Johannes Vermeer: A Young Woman standing at a Virginal – About 1670
London, National Gallery
It is well known that Vermeer produced very few pictures. Out of a lifetime output of possibly fifty canvases (scholarly estimates vary between forty-three and sixty), perhaps only thirty-five survive. Today this scarcity enhances an inherent preciousness which is underpinned by Vermeer’s extraordinary technique, but after his death the paucity of his output (much of which went to a single collector) contributed to two centuries of obscurity. Although it is not altogether true that he was totally forgotten, his posthumous reputation was certainly consigned to the shadows until 1866 when the French critic Théophile Thoré published a study which catapulted Vermeer towards stardom.
This picture is a superb example of the reasons for his fame. A young woman stands at the virginal, but it seems that her attention is elsewhere for she stares absentmindedly out of the picture towards the viewer. There is no doubt as to the reasons for her preoccupation — behind her a painting shows Cupid holding up a single card. His presence is a very obvious reference to affairs of the heart; his gesture with the card has been interpreted as symbolic of fidelity to a single loved one. The empty chair may possibly allude to the absent subject of her thoughts.
Vermeer has studied the fall of light from the window in minute detail; how it emphasises the intricate relief of the gilded frame surrounding the landscape painting on the back wall near to the window; how it highlights the upholstery studs which have been used to finish the blue chair; how it intensifies the lustre of the pearls which adorn the neck of the young woman, especially, of course, those nearest the window; how it accentuates the creases of her dress and intensifies the lustrous sheen of the satin. In order to record these minute details Vermeer almost certainly used the camera obscura which helped him to focus on the exact nature of the surface of velvet and satin and even the wall.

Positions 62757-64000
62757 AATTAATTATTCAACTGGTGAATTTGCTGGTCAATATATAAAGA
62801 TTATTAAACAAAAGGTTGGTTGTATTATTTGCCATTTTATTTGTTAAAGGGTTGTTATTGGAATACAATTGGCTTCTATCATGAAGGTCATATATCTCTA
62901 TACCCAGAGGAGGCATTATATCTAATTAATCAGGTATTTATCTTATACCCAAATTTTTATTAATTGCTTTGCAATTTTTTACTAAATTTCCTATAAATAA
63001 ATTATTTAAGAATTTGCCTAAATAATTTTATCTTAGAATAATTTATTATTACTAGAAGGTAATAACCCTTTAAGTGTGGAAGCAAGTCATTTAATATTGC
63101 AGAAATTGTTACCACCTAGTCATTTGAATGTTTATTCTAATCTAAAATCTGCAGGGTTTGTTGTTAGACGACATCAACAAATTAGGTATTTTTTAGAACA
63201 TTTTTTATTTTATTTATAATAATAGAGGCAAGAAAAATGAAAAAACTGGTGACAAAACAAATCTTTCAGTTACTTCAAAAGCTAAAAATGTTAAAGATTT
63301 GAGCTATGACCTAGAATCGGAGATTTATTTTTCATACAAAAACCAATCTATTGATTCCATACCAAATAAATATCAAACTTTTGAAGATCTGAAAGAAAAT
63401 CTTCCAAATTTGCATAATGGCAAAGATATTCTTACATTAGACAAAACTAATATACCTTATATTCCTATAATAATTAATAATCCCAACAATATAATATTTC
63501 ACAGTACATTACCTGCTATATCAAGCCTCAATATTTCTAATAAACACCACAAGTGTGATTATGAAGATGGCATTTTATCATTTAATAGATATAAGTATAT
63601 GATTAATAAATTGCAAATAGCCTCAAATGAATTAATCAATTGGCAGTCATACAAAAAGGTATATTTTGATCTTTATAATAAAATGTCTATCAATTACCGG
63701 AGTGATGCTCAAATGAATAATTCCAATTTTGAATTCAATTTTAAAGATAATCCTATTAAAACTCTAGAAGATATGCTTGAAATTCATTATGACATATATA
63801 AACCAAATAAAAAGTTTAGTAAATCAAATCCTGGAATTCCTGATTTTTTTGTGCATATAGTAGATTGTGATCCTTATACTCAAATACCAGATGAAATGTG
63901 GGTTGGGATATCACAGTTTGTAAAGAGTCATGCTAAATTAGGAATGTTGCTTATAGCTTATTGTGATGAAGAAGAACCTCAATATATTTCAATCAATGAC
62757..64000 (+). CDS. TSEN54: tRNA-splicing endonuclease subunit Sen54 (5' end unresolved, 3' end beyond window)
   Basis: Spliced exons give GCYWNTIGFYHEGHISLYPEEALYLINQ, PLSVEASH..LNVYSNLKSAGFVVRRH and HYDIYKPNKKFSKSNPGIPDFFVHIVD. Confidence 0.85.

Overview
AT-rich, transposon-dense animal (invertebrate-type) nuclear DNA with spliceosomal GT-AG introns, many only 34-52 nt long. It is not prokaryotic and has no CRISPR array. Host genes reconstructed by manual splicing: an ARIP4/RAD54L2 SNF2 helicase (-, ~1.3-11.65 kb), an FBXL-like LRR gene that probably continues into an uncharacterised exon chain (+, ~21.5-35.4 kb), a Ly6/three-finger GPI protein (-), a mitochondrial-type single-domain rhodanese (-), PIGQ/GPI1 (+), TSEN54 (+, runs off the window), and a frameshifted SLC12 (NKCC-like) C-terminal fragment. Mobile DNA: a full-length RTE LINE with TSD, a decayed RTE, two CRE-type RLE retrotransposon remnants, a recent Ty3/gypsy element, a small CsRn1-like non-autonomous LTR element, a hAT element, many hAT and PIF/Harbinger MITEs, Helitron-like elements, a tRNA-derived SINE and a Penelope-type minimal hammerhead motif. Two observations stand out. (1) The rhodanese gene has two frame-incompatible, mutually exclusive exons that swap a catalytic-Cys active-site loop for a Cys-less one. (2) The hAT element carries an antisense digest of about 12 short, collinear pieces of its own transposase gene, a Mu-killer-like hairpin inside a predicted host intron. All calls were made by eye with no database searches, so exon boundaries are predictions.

Vermeer’s painstaking working methods, compounded by constant revisions, were the major reasons behind his pronounced lack of fecundity and this in turn contributed to his constant money problems which do not seem to have been eased by his income from his other businesses as an art dealer and also perhaps as a publican.
But these thorough and meticulous working methods were the key to the creation of a body of work which is now amongst the most admired in all Western art. Vermeer’s harmonious but enigmatic compositions stir the soul and the intellect in equal measure. In this picture he has preserved the mysterious stillness and solemnity of a brief moment, a prosaic moment which has been so profoundly realised that it transcends its banal context.
Image: Courtesy of the National Gallery, London
1669 Rembrandt: The Return of the Prodigal Son, St Petersburg, State Hermitage Museum
1670 Bartolomé Esteban Murillo: Christ healing the Paralytic at the Pool of Bethesda; London, National Gallery
1672 Claude Lorrain: Night; St Petersburg, State Hermitage Museum